Use It or Lose It: 3 Must Have Business Agreements

By Barbara Weltman on 22 June 2011 (Updated 7 July 2011) 0 comments
Photo: ene

If you are in business with one or more other people, have you considered what would happen to your enterprise if something happened to your partner? For example, if your partner gets divorced, you just might wind up in business with your partner’s ex. Even if you’re the only owner, what would happen to your interest if you split from your partner-in-life? You could lose control of your company. To avoid these and other catastrophes, put the ownership arrangements you’d like to see preserved in writing.

Shareholder Agreement

A shareholder agreement (also called a stockholder agreement) is a contract involving all of the stockholders of a corporation. The contract spells out certain rights and obligations among the stockholders.

  • Restrictive covenants. While shareholders generally have the right to sell their holdings to anyone, the restrictive covenant limits such action. Usually, with these covenants, shareholders are required to offer their shares to the corporation for redemption or to other shareholders for sale before trying to sell to outsiders. This can be helpful to remaining owners if one shareholder wants out for any reason, is getting divorced, or dies.
  • Conditions for bringing in new owners. You may need additional funding and opt for equity financing. Under what conditions can new owners be brought into the company? Remember that issuing additional stock dilutes the ownership interest of existing shareholders.
  • Methodology for resolving disputes. As in marriages, those who work together may not always see eye to eye. Providing a mechanism for settling important questions can be helpful. For example, if one owner wants to sell the company while the other does not, mediation can be useful to determine which way to go. In some situations, arbitration may be a way to resolve certain disputes rather than having to go to court, and the contract can say so.

Partnership Agreement

Like a shareholder agreement, the partnership agreement is a contract that governs what happens to partnership interests in the event a partner leaves the business. Similar terms should be included in the agreement.

  • When a partner leaves. Decide the buyout arrangement if a partner withdraws or dies. Make sure to include provisions covering what happens if a partner divorces.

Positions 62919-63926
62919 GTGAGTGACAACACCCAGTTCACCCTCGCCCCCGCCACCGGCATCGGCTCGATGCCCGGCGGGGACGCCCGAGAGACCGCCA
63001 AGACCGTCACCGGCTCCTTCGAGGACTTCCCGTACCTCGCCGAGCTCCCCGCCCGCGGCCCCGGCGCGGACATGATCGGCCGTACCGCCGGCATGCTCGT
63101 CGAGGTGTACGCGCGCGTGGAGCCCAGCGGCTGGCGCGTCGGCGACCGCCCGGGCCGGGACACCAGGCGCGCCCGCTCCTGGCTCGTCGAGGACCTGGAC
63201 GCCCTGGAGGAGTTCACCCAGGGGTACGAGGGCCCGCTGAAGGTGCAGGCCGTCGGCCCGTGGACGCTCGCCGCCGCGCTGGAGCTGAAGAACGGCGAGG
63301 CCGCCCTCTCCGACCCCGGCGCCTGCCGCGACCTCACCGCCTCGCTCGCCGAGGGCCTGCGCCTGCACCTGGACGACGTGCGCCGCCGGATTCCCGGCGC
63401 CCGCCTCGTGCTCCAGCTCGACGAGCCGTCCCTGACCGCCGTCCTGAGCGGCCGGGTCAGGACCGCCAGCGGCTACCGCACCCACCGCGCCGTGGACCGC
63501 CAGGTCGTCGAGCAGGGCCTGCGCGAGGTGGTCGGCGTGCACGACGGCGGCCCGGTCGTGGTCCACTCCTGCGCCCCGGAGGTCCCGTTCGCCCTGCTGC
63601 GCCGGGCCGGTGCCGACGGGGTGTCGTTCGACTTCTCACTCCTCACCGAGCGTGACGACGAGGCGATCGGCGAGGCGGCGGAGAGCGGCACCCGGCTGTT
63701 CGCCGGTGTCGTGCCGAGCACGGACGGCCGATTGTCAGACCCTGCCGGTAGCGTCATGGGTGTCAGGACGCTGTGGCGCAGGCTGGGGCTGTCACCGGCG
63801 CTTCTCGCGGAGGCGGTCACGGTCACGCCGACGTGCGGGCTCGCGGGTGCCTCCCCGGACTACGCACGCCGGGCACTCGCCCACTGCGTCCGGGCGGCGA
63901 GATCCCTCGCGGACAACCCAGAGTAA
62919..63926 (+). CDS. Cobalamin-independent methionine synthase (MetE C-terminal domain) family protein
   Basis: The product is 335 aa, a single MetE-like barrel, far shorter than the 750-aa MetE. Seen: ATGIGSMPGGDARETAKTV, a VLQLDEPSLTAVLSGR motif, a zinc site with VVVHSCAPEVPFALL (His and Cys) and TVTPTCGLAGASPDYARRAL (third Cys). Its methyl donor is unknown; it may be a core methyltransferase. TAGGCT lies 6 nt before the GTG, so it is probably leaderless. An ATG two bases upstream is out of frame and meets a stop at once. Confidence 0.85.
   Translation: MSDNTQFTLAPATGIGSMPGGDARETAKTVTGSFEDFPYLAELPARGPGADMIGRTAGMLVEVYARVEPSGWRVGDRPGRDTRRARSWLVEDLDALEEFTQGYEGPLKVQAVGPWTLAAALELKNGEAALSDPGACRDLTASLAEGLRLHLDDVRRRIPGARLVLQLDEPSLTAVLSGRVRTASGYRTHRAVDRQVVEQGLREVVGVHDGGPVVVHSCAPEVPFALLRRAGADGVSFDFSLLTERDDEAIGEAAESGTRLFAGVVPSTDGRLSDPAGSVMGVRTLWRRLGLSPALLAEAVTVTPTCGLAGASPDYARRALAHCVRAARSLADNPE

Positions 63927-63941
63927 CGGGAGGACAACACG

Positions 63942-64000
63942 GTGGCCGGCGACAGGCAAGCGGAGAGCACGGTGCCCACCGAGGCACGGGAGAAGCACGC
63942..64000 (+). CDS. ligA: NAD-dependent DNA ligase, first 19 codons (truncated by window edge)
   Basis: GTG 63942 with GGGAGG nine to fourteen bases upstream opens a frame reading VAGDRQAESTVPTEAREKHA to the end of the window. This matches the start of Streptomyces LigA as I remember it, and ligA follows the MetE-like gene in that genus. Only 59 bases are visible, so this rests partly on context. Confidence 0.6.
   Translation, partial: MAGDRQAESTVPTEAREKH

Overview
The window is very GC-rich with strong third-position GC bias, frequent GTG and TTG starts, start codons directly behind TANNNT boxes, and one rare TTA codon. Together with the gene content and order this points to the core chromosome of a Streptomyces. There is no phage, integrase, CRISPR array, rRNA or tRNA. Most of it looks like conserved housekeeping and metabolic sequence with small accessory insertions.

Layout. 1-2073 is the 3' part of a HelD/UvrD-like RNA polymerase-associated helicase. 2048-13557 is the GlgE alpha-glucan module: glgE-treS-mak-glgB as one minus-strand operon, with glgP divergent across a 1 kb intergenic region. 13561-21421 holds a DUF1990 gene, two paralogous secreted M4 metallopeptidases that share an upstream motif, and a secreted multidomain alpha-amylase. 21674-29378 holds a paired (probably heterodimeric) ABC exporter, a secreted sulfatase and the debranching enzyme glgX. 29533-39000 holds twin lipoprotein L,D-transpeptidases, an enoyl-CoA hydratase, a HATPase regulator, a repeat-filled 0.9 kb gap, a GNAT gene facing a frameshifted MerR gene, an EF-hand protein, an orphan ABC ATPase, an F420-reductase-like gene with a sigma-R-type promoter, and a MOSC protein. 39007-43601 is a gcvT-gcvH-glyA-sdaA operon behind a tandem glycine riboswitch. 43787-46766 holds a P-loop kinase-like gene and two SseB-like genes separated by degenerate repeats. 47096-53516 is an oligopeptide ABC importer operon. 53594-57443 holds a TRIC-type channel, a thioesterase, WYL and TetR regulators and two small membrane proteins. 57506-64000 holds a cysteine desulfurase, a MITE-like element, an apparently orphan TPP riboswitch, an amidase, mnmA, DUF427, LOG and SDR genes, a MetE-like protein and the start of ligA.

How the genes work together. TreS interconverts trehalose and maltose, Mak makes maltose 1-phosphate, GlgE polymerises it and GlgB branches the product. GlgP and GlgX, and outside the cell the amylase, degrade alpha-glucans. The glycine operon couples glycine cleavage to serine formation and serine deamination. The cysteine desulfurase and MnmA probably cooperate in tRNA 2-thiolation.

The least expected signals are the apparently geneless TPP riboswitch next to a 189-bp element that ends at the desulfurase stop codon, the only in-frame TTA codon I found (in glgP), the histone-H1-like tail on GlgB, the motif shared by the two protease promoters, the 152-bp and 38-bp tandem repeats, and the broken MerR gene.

• Conditions for admitting new partners. Again, if you want to bring in new partners – to add equity to the business or to expand operations – agree up front on the procedure to follow. This includes deciding how to set the price of admission.
  • Methodology for resolving disputes. Like shareholders, partners can have disagreements. The agreement may provide, for example, that the partnership be dissolved if there is a disagreement about certain issues, such as relocation, expansion, or other major decisions.

Prenuptial Agreement

According to the U.S. Census Bureau, about 46% of couples who married 25 years ago are divorced. If one or both spouses owned a business, it is likely that the business became a bone of contention in their marital dissolution. It stands to reason; the business can be a substantial asset. Does the spouse who created the business necessarily remain in control?

Here’s where another contract comes into play. A prenuptial agreement, a contract signed in contemplation of a marriage, can dictate what happens to the business if something happens to the marriage.

Those who failed to sign such an agreement before marriage can still take action after the ceremony. A post-nuptial agreement can accomplish the same goals for couples of protecting their business interests if the marriage fails.

Bottom Line

In the excitement of starting up a business, many owners fail to consider the “what ifs” that can transpire down the road. Take the time now to assess your situation in light of the exposure of your business interest. There are numerous free and low-cost templates online to help you create each of these contracts from such sites at Blumberg Excelsior, FreeLegalForms.net, LegalZoom, and USLegal. However, it is highly advisable to have your attorney review them before you sign anything. The few dollars you spend on legal advice can save you thousands of dollars, and perhaps hours of heartache, in the long run.

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